Highbush Blueberry (Vaccinium Corymbosum)

Vaccinium Corymbosum

Highbush Blueberry


Vaccinium Corymbosum

Vaccinium is the name given by the Romans to blueberries and cranberries. The genus contains some 130 species distributed in the northern hemisphere from the Arctic Circle to the mountains of tropical regions. They are mostly low or tall shrubs, very occasionally small trees, some deciduous, others evergreen. The leaves are simple, alternate, usually entire or serrate. The flowers are borne singly or in racemes and the corolla is generally trumpet-like. The fruits are berries, usually edible.

The highbush blueberry, native to North America, is a deciduous shrub growing to a height of 4m (13 ft). The white to pinkish flowers appear in May and June. The fruits are reddish-brown at first, bluish-black and pruinose when ripe.

Propagation is by means of seeds, which after removing the fleshy covering are stored for the winter at a temperature of about 7° C (45° F) and sown early in spring. Blueberry may also be increased by half-ripe softwood cuttings taken in late July and inserted in a frame where they take root within four to six weeks. It requires a light, best of all sandy, humusy soil supplied with adequate moisture; an addition of peat is all to the good. It does not tolerate lime or the application of strong fertilizers. The highbush blueberry is cultivated primarily for its edible fruit. In parks and gardens it is planted in groups and in rows.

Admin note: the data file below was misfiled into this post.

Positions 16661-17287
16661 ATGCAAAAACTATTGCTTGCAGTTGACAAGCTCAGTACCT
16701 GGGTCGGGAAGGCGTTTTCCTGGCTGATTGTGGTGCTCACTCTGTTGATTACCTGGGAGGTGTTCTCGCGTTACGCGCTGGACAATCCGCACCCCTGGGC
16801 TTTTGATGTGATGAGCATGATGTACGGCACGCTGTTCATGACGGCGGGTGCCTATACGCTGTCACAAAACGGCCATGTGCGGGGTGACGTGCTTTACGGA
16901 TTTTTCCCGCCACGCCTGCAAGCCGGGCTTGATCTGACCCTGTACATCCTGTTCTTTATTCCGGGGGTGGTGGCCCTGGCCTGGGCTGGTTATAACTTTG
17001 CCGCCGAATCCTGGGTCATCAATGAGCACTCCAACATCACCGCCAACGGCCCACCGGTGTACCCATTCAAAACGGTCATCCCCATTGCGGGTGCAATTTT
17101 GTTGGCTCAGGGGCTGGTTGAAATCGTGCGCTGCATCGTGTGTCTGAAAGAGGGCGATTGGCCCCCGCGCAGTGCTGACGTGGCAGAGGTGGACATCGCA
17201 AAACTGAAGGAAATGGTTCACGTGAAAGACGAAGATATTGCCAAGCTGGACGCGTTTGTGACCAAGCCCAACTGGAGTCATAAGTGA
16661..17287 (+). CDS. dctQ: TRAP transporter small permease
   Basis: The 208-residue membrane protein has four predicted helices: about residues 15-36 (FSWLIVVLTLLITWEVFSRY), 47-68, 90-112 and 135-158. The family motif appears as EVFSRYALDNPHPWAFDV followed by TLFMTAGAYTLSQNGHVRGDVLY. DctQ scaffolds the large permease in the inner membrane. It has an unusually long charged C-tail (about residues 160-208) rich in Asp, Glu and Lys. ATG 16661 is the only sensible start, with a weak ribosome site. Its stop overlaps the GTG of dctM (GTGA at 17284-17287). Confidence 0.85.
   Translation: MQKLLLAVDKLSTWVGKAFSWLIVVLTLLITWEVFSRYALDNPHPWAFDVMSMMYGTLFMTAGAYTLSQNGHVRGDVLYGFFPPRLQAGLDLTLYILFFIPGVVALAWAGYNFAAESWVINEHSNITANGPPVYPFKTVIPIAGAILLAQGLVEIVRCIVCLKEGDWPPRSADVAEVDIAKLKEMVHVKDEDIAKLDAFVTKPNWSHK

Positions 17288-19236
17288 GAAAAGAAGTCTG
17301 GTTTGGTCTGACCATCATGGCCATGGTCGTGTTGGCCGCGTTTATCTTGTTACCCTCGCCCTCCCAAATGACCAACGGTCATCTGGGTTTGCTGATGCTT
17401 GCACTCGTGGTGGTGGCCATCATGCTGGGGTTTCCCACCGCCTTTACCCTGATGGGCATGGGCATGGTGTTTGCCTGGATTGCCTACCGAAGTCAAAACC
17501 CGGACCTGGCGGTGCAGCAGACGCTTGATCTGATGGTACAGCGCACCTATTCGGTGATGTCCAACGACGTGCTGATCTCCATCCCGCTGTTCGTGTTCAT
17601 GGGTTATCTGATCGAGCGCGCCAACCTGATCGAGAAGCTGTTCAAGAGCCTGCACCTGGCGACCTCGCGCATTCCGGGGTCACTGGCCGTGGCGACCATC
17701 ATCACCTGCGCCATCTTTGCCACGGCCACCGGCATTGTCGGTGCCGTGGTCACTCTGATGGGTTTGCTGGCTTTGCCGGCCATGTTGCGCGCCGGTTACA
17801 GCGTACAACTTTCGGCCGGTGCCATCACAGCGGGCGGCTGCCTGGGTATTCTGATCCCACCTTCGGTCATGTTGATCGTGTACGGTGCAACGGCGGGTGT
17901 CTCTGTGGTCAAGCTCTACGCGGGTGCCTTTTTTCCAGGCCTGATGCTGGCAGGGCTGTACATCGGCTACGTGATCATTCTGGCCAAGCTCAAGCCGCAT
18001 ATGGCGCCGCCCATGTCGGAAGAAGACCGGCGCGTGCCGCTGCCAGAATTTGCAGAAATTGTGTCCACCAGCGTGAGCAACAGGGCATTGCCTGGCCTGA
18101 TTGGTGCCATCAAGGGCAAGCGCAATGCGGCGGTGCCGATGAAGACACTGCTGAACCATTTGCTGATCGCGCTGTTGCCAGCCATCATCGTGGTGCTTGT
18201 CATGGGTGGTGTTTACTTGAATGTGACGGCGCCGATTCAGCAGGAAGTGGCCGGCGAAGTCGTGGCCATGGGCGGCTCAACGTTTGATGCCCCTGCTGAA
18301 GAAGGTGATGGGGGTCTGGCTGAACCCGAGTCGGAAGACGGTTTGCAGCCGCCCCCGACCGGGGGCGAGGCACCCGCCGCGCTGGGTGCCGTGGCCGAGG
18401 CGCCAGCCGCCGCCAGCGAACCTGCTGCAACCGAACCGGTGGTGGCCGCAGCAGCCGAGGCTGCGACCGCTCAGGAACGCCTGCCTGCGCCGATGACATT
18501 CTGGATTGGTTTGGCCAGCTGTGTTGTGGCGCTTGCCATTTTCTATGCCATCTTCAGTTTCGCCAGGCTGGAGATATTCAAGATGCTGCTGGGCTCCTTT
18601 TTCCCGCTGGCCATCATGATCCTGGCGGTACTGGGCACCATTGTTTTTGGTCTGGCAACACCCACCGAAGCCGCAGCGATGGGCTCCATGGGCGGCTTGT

02. May 2011 by Dave Pinkney
Categories: Ornamental Shrubs, Plants & Trees | Tags: , | Comments Off on Highbush Blueberry (Vaccinium Corymbosum)


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